On the readings, he noted that while all the readings are significant, the Gospel is especially important, which is seen by the fact that the priest kisses the text and incenses it before reading the daily passage, and the congregation stands to listen to the reading on their feet.
"From these signs the assembly recognizes the presence of Christ who brings them the good news which converts and transforms," he said, explaining that we don't stand to hear the Gospel itself, but Christ, who speaks to us through the reading.
"It's for this reason that we are attentive, because it's a direct conversation," he said.
Because of this, the Gospel isn't read during Mass simply to "know how things went," but to increase our awareness that these are the things Jesus himself said and did.
"The Word of Jesus which is in the Gospel is living and arrives to my heart," he said. And because Jesus still communicates with us through the Gospel readings, every Mass we must give him a response, Francis said, adding that "we listen to the Gospel and we must give a response in our lives."
According to the Vatican Gendarmerie, roughly 8,000 people attended the Pope's audience. After his address, they were all treated to a performance with juggling, balancing acts and other tricks by members of the Rony Rollers Circus. The spectacle has become a regular appearance in general audiences, with different circus troupes performing every few weeks.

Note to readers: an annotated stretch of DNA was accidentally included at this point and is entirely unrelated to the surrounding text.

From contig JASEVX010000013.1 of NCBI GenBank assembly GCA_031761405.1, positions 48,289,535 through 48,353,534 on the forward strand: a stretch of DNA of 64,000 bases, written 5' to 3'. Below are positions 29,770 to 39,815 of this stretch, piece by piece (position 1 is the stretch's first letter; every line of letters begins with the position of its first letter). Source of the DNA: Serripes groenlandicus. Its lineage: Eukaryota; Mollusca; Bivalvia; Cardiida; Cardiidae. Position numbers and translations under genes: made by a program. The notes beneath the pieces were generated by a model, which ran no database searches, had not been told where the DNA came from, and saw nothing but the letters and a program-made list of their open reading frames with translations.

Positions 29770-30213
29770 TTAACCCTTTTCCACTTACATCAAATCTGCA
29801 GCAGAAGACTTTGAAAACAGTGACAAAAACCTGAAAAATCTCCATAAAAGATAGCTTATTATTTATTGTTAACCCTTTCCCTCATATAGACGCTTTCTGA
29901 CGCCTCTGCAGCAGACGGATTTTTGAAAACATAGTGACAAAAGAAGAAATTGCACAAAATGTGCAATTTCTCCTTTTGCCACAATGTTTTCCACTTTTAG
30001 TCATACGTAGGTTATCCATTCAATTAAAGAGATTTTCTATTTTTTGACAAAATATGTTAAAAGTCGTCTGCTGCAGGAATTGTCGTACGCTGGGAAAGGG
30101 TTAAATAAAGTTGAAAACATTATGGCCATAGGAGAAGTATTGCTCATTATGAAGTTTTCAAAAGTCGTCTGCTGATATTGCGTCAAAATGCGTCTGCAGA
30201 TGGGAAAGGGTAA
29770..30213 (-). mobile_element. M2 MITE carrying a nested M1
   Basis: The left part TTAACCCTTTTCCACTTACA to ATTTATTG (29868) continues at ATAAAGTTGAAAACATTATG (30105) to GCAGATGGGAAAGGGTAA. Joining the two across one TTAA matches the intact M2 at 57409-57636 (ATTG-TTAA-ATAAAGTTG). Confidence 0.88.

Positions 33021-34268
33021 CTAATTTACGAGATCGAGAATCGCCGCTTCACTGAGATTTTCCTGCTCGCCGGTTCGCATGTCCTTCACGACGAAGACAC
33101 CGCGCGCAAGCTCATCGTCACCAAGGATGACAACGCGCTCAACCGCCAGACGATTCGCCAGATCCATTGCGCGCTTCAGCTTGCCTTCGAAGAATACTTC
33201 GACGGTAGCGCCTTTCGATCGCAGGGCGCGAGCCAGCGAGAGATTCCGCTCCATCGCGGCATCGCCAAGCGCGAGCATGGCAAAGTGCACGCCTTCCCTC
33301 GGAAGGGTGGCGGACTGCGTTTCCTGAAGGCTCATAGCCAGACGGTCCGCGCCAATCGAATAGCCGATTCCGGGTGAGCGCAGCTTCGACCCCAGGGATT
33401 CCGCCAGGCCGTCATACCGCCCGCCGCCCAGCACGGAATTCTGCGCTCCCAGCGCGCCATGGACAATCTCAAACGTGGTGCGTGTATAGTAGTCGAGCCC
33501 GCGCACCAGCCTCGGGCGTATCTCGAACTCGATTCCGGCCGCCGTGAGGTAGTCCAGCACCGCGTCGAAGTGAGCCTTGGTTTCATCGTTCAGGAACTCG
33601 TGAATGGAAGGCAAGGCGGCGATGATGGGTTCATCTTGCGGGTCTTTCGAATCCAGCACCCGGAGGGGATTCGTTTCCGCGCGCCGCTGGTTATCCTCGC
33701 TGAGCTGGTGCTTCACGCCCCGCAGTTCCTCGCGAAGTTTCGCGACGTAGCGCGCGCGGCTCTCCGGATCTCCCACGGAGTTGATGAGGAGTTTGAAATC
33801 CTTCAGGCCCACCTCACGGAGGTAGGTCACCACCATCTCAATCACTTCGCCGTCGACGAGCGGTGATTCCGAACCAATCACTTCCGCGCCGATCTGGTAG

Francis also noted how tomorrow marks the World Day of Prayer against Human Trafficking and voiced support for the event, which takes place annually on the Feast of St. Josephine Bakhita.
He also gave a shout-out to the Winter Olympics, which opens on Friday in Pyeongchang in South Korea, and which will be attended by Msgr. Melchor Sanchez de Toca, Undersecretary of the Pontifical Council for Culture, who is representing the Holy See at the opening ceremony Friday, Feb. 9.
This year's games will hold a special importance, he said, noting how the delegations from both North and South Korea will march in together under one flag depicting the entire Korean peninsula, and will compete as one team.
"This fact gives hope for a world in which conflicts are resolved peacefully with dialogue and mutual respect, as sports teaches (us) to do," he said, and prayed that the Olympics would be "a great celebration of friendship and sport."
Elise Harris was senior Rome correspondent for CNA from 2012 to 2018.